else:
          print('Choose AGAIN!')


main()

profession.py

def starfighter():
    strength = 20
    pilot = 55
    intelli = 40
    stamina = 35

def chiefdiplomat():
    strength = 45
    pilot = 20
    intelli = 50
    stamina = 35
3
 classChosen = raw_input('Choose your class: ')

if classChosen == int(1):

This will never be true as classChosen is string, not integer. It is clearer also not to use int without purpose.

 classChosen = raw_input('Choose your class: ')
 if classChosen == '1':

Edited by pyTony

0

Thanks for the info pyTony! Yeah I have no idea why I put int(1) I figured after "if classChosen == 1:" did not work it could possibly be int(). But I see exactly what you did! You put the one into quotes to designate it a string... Thanks alot for your help!!

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and... the module profession.py returns nothing!
so your player will not have any of those properties.

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What would I need to return from profession.py? It just loads the attributes...do I still need to return the attributes to main?

0

the values in those two function have to be returned, in order to assign them to variables in main:

def starfighter ():
    strength = 20
    pilot = 55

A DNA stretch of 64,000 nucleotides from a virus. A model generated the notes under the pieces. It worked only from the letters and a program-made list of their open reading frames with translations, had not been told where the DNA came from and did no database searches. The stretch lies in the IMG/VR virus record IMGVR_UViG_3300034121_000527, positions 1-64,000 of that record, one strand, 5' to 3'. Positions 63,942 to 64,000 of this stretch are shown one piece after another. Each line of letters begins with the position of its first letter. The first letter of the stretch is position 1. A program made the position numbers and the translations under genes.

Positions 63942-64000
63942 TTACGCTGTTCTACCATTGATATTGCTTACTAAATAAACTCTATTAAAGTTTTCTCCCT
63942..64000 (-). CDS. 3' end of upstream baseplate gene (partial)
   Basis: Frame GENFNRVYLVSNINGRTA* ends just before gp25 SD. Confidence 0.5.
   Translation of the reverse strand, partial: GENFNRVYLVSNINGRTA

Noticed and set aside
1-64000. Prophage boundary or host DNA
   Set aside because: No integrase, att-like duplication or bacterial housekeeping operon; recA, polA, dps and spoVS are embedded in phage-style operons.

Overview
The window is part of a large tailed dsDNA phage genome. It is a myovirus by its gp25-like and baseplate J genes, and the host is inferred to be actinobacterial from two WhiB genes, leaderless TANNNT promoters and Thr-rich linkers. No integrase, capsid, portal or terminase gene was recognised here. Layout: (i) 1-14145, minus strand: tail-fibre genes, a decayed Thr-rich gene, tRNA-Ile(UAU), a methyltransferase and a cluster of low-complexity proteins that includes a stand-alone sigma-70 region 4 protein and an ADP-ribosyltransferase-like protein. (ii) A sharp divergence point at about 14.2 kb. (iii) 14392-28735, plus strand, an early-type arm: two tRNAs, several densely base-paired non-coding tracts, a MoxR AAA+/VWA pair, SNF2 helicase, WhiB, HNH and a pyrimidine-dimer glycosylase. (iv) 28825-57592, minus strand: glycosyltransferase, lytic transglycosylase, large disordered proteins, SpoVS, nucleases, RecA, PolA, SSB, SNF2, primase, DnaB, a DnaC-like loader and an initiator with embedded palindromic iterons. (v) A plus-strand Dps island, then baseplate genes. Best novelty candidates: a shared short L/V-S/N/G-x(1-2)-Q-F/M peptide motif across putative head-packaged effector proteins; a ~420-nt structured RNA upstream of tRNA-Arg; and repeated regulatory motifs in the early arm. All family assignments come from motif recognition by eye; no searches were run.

intelli = 40
    stamina = 35
    return strength, pilot, inteli, stamina
def chiefdiplomat ():
    strength = 45
    pilot = 20
    intelli = 50
    stamina = 35
    return strength, pilot, inteli, stamina
0

Would there be a way to assign all the attribute variables into a single variable for starfighter? Would it work as a list possibly?

1

You can do it this way:

class starfighter():
    strength = 20
    pilot = 55
    intelli = 40
    stamina = 35

print(starfighter.strength)  # 20
print(starfighter.intelli)   # 40
0
def text(your_text):
    return your_text
chara = raw_input("Please input your character name: ")

result = text(chara)

print result
2

Perhaps it would make more sense to start with a parent class, Profession, which would have the various attributes in common to all the subclasses:

class Profession(object):
    def __init__(self, name, strength, pilot, intel, stamina):
        self.strength = strength
        self.pilot = pilot
        self.intel = intell
        slef.stamina = stamina

    # other methods common to all the subclasses would go here

class Starfighter(Profession):
    def __init__(self, name, strength = 20, pilot = 55, intel = 40, stamina = 35):  # defaults - can be overridden
        Profession.init__(self, name, strength, pilot, intel, stamina)

    # methods specific to Starfighters

class Diplomat(Profession):
    def __init__(self, name strength = 45, pilot = 20, intel = 50, stamina = 35):  # defaults - can be overridden
        Profession.init__(self, name, strength, pilot, intel, stamina)

    # methods specific to Diplomats

# etc. - classes for other professions here

You then could simply declare your characters as being of the given class:

defaultPilot = Starfighter("John Doe")
betterPilot = Starfighter("Luke Skywalker", pilot = 75)  # using custom values for the attributes

Hopefully, this will get you going. Let us know if you need more help on this.

Edited by Schol-R-LEA